Hypothalamic orexin/hypocretin (orx/hcrt) neurons regulate energy balance, wakefulness, and reward; their loss produces narcolepsy and weight gain. Glucose can lower the activity of orx/hcrt cells, but whether other dietary macronutrients have similar effects is unclear. We show that orx/hcrt cells are stimulated by nutritionally relevant mixtures of amino acids (AAs), both in brain slice patch-clamp experiments, and in c-Fos expression assays following central or peripheral administration of AAs to mice in vivo. Physiological mixtures of AAs electrically excited orx/hcrt cells through a dual mechanism involving inhibition of KATP channels and activation of system-A amino acid transporters. Nonessential AAs were more potent in activating orx/hcrt cells than essential AAs. Moreover, the presence of physiological concentrations of AAs suppressed the glucose responses of orx/hcrt cells. These results suggest a new mechanism of hypothalamic integration of macronutrient signals and imply that orx/hcrt cells sense macronutrient balance, rather than net energy value, in extracellular fluid.

Nutritionally Relevant Mixes of Amino Acids Excite orx/hcrt Neurons In Situ

To test whether the activity of orx/hcrt cells is modulated by dietary amino acids (AAs), we first used a mixture of amino acids (“AA mix”; see Table S1 available online) based on microdialysis samples from the rat hypothalamus (Choi et al., 1999). Whole-cell patch-clamp recording showed that orx/hcrt cells depolarized and increased their firing frequency in response to the AA mix (Figure 1A; all statistics are given in the figure legends unless stated otherwise). The latency of response onset was 66 ± 5 s (n = 25). This response was unaffected by blockers of ionotropic glutamate, GABA, and glycine receptors (Figure 1B), or by blockade of spike-dependent synaptic transmission with tetrodotoxin (Figure 1C). We did not observe such AA responses in neighboring lateral hypothalamic GAD65 neurons (Figures 1D and 1F; see Experimental Procedures), or in cortical pyramidal cells (Figures 1E and 1F).

Highlights

► Brain orexin/hypocretin cells are stimulated by dietary amino acids (AAs) ► AA sensing involves K-ATP channels and system-A transporters ► Nonessential AAs stimulate orexin/hypocretin cells more than essential AAs ► AA presence prevents glucose from blocking orexin/hypocretin cells

 Effects of Physiological Amino Acid Mixes on the Membrane Potential of orx/hcrt and Other Central Neurons

(A) Effect of “AA mix” (see Table S1) on orx/hcrt cells (n = 25). Membrane potential during AA application (−39.4 ± 0.8 mV) was higher than preapplication (−51.8 ± 0.6 mV, p < 0.0001) or postapplication (−51.0 ± 1.1 mV, p < 0.0001).

(B) Same with synaptic blockers (see Experimental Procedures, n = 5). Membrane potential during AA application (−40.1 ± 1.1 mV) was depolarized relative to preapplication (−50.4 ± 0.5 mV, p < 0.002) or postapplication (−48.0 ± 1.6 mV, p < 0.02).

(C) Same as A with tetrodotoxin (0.5 μM, n = 5). Membrane potential during AA application (−42.2 ± 1.4 mV) was higher than preapplication (−53.5 ± 0.8 mV, p < 0.002) or postapplication (−51.2 ± 1.0 mV, p < 0.001).

(D) Effect of “AA mix” on non-orx/hcrt lateral hypothalamic neurons expressing GAD65 (n = 7, see Experimental Procedures). Membrane potential during AA application (−46.6 ± 1.2 mV) was not different from preapplication (−48.8 ± 1.0 mV, p > 0.15) or postapplication (−47.5 ± 1.7 mV, p > 0.6).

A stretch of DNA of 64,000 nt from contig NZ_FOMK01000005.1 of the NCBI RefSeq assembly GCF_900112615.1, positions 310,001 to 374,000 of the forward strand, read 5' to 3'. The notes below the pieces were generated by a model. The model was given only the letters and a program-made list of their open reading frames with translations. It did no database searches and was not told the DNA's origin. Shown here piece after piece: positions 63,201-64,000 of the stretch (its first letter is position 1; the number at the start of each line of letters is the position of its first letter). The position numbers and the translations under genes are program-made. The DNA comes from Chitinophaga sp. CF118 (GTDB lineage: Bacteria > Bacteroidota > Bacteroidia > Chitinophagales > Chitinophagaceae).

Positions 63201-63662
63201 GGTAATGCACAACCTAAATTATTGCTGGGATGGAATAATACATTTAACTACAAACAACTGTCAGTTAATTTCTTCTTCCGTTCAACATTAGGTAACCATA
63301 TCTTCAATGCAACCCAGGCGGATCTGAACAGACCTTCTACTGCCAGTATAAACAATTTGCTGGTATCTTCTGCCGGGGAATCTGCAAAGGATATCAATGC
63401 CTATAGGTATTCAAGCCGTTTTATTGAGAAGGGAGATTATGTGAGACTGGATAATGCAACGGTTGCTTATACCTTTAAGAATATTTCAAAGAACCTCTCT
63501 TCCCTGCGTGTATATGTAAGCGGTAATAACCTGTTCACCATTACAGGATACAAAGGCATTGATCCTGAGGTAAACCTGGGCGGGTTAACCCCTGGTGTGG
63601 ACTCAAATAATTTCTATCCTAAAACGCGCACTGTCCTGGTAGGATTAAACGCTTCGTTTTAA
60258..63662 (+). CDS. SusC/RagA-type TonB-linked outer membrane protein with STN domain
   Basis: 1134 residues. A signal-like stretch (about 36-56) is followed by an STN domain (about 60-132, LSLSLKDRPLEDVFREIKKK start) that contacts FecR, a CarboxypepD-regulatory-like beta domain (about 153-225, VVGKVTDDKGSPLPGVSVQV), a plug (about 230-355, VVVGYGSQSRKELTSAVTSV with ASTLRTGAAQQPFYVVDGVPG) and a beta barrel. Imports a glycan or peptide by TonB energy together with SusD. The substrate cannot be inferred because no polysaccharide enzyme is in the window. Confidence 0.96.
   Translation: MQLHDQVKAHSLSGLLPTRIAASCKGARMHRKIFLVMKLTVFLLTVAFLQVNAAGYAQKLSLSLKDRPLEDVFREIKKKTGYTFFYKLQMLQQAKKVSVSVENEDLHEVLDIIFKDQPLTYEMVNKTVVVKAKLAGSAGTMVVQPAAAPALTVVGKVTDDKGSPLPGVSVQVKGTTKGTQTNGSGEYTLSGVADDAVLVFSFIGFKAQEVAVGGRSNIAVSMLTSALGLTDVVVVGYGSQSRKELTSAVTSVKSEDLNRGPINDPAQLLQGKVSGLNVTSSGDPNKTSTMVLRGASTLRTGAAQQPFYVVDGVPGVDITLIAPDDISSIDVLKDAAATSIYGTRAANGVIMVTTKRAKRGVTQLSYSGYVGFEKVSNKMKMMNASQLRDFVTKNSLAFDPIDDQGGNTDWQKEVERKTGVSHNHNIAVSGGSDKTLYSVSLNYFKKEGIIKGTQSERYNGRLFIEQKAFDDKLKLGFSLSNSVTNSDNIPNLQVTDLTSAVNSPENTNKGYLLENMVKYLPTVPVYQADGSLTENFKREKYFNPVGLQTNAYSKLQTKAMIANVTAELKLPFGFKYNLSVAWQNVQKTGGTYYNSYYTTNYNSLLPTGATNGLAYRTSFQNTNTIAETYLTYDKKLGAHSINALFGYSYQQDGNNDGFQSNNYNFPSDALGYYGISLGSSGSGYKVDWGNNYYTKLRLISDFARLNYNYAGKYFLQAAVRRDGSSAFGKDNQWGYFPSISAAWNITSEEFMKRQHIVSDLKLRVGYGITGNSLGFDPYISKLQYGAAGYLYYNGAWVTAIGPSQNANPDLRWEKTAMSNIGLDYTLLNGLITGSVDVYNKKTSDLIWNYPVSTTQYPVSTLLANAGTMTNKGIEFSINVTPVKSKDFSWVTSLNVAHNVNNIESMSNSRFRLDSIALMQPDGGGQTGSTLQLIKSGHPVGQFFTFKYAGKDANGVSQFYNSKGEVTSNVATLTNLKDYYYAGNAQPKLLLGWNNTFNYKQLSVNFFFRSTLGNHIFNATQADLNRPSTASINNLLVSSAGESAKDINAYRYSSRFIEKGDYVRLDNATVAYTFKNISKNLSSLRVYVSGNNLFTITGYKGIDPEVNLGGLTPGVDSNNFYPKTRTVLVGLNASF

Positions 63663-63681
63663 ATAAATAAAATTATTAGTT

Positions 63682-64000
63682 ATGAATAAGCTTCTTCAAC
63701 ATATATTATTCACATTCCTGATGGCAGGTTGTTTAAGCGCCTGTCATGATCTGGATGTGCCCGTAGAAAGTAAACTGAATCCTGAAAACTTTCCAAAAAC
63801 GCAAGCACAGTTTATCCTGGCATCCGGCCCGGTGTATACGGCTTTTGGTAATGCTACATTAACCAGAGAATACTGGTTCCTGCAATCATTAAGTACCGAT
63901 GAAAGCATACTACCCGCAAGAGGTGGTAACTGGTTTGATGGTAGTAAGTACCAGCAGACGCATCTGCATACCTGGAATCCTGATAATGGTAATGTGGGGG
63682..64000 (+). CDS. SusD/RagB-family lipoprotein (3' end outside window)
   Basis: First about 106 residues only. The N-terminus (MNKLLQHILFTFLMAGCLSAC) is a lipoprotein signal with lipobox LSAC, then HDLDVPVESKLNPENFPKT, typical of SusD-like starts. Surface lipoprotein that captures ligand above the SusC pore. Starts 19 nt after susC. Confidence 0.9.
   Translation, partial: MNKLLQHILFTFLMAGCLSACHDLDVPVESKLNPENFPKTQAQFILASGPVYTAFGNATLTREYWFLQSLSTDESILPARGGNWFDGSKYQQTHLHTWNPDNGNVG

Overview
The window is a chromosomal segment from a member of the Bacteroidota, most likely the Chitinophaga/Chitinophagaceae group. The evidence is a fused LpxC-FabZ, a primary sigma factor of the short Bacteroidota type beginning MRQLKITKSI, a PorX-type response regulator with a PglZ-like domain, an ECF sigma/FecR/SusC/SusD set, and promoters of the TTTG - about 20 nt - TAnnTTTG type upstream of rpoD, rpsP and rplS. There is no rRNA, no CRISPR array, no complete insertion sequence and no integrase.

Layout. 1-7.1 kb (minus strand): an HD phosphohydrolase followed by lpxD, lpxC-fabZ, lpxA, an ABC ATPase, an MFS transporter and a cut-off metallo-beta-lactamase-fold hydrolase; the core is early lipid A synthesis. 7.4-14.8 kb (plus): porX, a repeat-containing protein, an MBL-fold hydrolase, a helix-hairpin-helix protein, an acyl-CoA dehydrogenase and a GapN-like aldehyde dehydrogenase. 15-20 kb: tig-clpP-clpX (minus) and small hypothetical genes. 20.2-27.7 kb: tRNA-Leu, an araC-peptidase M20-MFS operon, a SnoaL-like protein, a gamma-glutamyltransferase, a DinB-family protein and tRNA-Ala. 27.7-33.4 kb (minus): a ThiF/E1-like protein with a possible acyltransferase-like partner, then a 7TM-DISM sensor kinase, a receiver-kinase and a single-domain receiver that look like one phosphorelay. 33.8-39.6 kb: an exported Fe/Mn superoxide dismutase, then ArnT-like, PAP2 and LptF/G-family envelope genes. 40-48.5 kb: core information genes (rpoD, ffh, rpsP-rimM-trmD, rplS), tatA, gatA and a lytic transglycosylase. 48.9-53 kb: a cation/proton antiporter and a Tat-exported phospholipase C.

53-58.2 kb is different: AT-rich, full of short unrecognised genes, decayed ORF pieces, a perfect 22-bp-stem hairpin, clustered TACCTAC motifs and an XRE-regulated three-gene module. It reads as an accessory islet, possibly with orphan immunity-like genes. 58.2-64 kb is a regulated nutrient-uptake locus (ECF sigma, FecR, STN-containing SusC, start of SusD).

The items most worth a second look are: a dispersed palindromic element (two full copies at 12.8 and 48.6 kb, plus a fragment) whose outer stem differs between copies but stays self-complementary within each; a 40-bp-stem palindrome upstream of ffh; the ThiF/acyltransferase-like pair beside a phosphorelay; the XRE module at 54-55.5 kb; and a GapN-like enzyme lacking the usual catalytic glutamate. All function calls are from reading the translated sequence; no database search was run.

(E) Effect of “AA mix” on neurons from secondary somatosensory cortex layer 2-4 (n = 7). Membrane potential during AA application (−49.1 ± 0.8 mV) was not different from preapplication (−49.6 ± 0.6 mV, p > 0.3) or postapplication (−48.8 ± 1.1 mV, p > 0.8).

(F) Depolarization (means ± SEM) caused by the AA mix in different conditions, evoked from the same baseline of −50 mV (∗∗∗ = p < 0.001; n.s. = p = 0.24).

 

(G) Left, effect of switching from “low AA mix” to “AA mix” (see Table S1) on orx/hcrt cells (n = 6, quantified in F). Right, dose-response (means ± SEM) of AA-induced depolarization. Total concentration of AA mix was changed while proportions of AAs were kept same as in “AA mix” in Table S1. EC50 value (see Experimental Procedures) = 438.2 μM (equivalent to 0.66-fold of “AA mix” in Table S1).

(H) Effects of AAs in cell-attached recording mode (left, frequency histogram; right, raw trace, n = 6). Firing rate was higher in AA (6.6 ± 0.5 Hz) than in low AA (3.0 ± 0.3 Hz, p < 0.001).

Effects of Individual Amino Acids

To explore whether orx/hcrt cells are more sensitive to particular AAs, we first examined their membrane current responses to individual AAs applied at high concentration (5 mM). In this voltage-clamp assay, nonessential AAs elicited large responses, with a relative potency order glycine > aspartate > cysteine > alanine > serine > asparagine > proline > glutamine, while essential AAs were much less effective (Figures 3A and 3B). Because leucine has been suggested previously to be sensed in the hypothalamus (Cota et al., 2006), we investigated its effect across a broad concentration range in comparison with alanine (Figure 3C). Across all concentrations tested, leucine (0.02–10 mM) did not induce any detectable membrane currents, whereas alanine dose-dependently stimulated currents with an EC50 of 3.19 mM (Figure 3C).

Source: http://www.sciencedirect.com/science/article/pii/S0896627311007823

Amino acid Alanine food sources: Good sources of alanine include. Animal sources: meat, seafood, caseinate, dairy products, eggs, fish, gelatin, lactalbumin. Vegetarian sources: beans, nuts, seeds, soy, whey, brewer’s yeast, brown rice, bran, corn, legumes, whole grains.

Note that per gram of protein, eggs and egg whites provide the highest levels of BCAAs. Eggs again are also marginally superior when it comes to leucine content. This should be of interest to you because leucine is the main driver of muscle protein synthesis.
Leucine food sources Leucine content (grams/ 100 grams food)
Soybeans, mature seeds, raw
2.97
lentils, raw
2.03
cowpea, catjang, mature seeds, raw
1.83
Beef, round, top round, separable lean and fat, trimmed to 1/8″ fat, select, raw
1.76
Beef, top sirloin, separable lean only, trimmed to 1/8″ fat, choice, raw
1.74
Peanuts, all types, raw
1.67
Salami, Italian, pork
1.63
Fish, salmon, pink, raw
1.62
Crustaceans, shrimp, mixed species, raw
1.61
Chicken, broilers or fryers, thigh, meat only, raw
1.48
Nuts, almonds
1.47
Egg, yolk, raw, fresh
1.40
Chickpeas (garbanzo beans, bengal gram), mature seeds, raw
1.37
Seeds, sesame butter, tahini, from raw and stone ground kernels
1.36
Chicken, broilers or fryers, wing, meat and skin, raw
1.29
flax seed, raw
1.24
Nuts, walnuts, english
1.17
Egg, whole, raw, fresh
1.09
Egg, white, raw, fresh
1.02
Sausage, Italian, pork, raw
0.96
Milk, sheep, fluid
0.59
Pork, fresh, separable fat, raw
0.40
Hummus
0.35
Milk, goat, fluid
0.31
Milk, whole, 3.25% milkfat
0.27
Soy milk, fluid
0.24
asparagus
0.13